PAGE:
Fish biologist links fish farms to disappearing Fraser River salmon

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      A fish biologist with an environmental group has suggested that fish farms could be a contributing factor behind a stunning drop in the expected return of Fraser River sockeye.

      Stan Proboszcz, who works for Watershed Watch Society, told the Georgia Straight there are three theories that could help explain why Fisheries and Oceans Canada has missed the mark on its forecast.

      ”¢  Ocean temperature changes are affecting the food dynamics for juvenile sockeye on their way out to sea.

      ”¢  Warming temperatures in the Fraser River are stressing juvenile salmon, which could have an impact on mortality.

      ”¢  Salmon farms in Georgia Strait are infecting juvenile sockeye with sea lice.

      “I’m sure it’s a combination of factors,” Proboszcz said.

      He noted that a 2008 study by fisheries researcher Alexandra Morton demonstrated that juvenile sockeye salmon travelling near the Discovery Islands area off the east coast of Vancouver Island were infected with sea lice.

      The study’s abstract noted that sample sizes were too low to support a formal statistical analysis.

      “She sampled pinks; she sampled chums; and she sampled sockeye,” Proboszcz said. “This is where the discovery came about where she saw elevated levels of sea lice on sockeye.”

      The peer-reviewed study appeared in the North American Journal of Fisheries Management, which is published by the American Fisheries Society.

      "Watershed Watch is involved with the Raincoast Conservation Foundation and the Pacific Salmon Commission, and we’re following up on that sockeye research," he added.  "We have some preliminary results that indicate the sockeye that migrate around the farms in Discovery Islands are indeed Fraser River stocks.”

      Later this month, Fisheries Minister Gail Shea is heading a Fisheries and Oceans Canada delegation to an aquaculture conference, Aqua Nor 2009, in Norway. Critics say the federal government is in  a conflict of interest as a promoter or aquaculture at the same time that it's regulating the industry.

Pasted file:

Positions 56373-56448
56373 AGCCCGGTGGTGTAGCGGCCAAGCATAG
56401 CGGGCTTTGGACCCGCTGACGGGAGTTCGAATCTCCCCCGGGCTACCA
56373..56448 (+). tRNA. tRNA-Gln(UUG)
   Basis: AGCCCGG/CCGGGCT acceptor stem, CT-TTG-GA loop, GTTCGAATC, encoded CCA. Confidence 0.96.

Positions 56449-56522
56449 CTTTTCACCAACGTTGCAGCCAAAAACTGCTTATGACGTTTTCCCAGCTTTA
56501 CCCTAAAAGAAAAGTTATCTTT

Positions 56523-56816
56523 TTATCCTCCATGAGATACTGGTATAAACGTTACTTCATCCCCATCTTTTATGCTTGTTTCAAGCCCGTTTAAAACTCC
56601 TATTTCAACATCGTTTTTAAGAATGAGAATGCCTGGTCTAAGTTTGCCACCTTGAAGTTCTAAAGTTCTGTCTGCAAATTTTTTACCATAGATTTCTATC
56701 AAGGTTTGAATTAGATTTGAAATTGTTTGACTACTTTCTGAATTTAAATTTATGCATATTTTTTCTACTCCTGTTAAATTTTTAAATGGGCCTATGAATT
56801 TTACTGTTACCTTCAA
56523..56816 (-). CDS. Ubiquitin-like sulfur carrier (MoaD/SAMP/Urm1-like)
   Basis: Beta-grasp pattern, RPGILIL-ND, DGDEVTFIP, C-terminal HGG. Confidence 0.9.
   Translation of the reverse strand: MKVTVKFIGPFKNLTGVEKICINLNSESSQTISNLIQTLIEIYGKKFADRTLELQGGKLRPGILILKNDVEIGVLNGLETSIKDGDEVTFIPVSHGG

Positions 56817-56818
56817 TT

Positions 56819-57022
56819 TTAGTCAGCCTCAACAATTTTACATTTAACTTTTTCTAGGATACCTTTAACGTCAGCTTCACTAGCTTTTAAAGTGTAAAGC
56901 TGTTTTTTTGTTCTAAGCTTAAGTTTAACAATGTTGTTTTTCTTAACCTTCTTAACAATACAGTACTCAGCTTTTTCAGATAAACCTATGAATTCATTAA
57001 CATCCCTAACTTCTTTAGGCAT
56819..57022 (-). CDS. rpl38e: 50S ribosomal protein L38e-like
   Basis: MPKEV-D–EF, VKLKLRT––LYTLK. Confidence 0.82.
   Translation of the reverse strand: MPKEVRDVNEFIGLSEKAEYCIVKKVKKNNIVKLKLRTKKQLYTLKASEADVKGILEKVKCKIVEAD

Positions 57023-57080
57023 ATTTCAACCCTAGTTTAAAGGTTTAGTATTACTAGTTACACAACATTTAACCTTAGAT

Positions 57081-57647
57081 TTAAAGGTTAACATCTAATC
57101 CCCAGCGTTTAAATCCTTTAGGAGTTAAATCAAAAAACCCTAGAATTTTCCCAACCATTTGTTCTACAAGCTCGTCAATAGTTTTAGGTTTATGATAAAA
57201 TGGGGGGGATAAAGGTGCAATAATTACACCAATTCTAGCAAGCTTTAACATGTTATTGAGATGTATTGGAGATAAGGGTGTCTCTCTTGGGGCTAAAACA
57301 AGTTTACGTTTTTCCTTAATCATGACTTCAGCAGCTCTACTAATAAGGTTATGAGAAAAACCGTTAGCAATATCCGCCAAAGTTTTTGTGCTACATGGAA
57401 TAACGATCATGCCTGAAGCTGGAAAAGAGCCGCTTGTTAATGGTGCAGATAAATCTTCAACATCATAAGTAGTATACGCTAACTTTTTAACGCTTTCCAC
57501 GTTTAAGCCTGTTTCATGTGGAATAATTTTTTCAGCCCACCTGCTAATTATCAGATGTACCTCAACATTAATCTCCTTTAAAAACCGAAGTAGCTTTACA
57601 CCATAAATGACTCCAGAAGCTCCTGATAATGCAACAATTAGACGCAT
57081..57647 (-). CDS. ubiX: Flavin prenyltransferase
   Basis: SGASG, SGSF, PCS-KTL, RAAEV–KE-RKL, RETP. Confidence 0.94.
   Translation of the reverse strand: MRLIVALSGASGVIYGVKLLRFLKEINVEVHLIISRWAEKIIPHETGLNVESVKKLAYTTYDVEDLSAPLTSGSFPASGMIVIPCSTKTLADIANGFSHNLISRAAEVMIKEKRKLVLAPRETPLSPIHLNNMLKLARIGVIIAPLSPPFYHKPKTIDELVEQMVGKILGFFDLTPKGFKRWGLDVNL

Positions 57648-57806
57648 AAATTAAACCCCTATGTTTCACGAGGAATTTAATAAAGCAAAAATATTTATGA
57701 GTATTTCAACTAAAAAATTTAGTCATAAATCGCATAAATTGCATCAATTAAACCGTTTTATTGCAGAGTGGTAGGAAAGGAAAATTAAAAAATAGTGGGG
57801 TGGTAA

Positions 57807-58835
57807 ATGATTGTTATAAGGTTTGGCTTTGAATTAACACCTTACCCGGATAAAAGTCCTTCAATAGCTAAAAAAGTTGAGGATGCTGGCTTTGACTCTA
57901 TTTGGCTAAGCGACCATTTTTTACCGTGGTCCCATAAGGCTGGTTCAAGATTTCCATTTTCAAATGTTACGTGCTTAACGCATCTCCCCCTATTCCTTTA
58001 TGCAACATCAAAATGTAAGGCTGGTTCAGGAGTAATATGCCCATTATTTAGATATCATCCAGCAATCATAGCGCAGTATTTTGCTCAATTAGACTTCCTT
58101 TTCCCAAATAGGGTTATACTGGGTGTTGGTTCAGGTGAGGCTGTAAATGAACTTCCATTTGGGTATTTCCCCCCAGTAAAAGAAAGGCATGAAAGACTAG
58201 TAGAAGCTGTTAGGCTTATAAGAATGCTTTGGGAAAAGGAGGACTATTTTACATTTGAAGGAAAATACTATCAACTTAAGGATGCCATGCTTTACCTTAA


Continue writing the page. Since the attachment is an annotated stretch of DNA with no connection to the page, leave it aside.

Initially, the federal government expected six million to 10.6 million salmon to return to the Fraser River this year. According to Jeff Grout, regional resource manager-salmon, the government now expects between one million to 1.7 million to return.

      In an interview with the Straight, Grout rejected any suggestion that fish farms could be a contributing factor behind the shockingly low returns.

      “We certainly don’t have scientific evidence that suggests lice from the farms have caused the poor marine survival across all of our sockeye groups,” Grout said. “We have seen poor returns in the Skeena as well, and there aren’t any salmon farms situated along the migration routes there.”

      He noted that his department forecast two million Skeena sockeye to return this year. “The accounting of the run is still going on there, but we’re expecting it to be probably just less than a million,” Grout said.

      He pointed out that a couple of years ago, there were widespread poor returns across a range of species, including pink, coho, Chinook, and chum salmon.

      “It appeared related to the year they went into the ocean,” Grout said. “There were very warm conditions. Plankton levels appeared to be low for the species”¦.We may have had warmer water predators moving up into that warm water.”

      Proboszcz said Fisheries and Oceans Canada can’t do much about climate change, but it should stop denying the science concerning the impact of sea lice from fish farms on juvenile wild  salmon. He described it as a “worldwide epidemic”.

      “The science has been published over and over again in country after country after country,” Proboszcz said. “So we really need to seriously consider the negative effects of salmon farms in this situation. Removing the farms from the outmigrating areas would be a great start. It’s the easiest thing to do.”



      Alexandra Morton

      Aug 13, 2009 at 5:44pm

      Way to go Stan, thank you!

      As to the Skeena, that is no river to compare anything by as there are enormous issues there. People who fish that river are furious with DFO over what they see as horrible mis-management on a host of issues.

      As to the other species, well that remains to be seen, but each salmon species migrates to sea on different years, and lumping them is useless.

      On the southwest corner of Vancouver Island the Somass River sockeye did not pass a salmon farm on their way to sea and they are returning at 2xs the number DFO forecast.

      There is something very wrong here. Government is guessing, while ignoring the one factor we could fix and is causing EXACTLY this problem worldwide. Only a massive public voice will force government to see the salmon farm issue for what it is.

      Please join 16,000 people in signing a letter to the MInister of Fisheries asking that the laws of Canada finally be applied to salmon farms at

      Little green men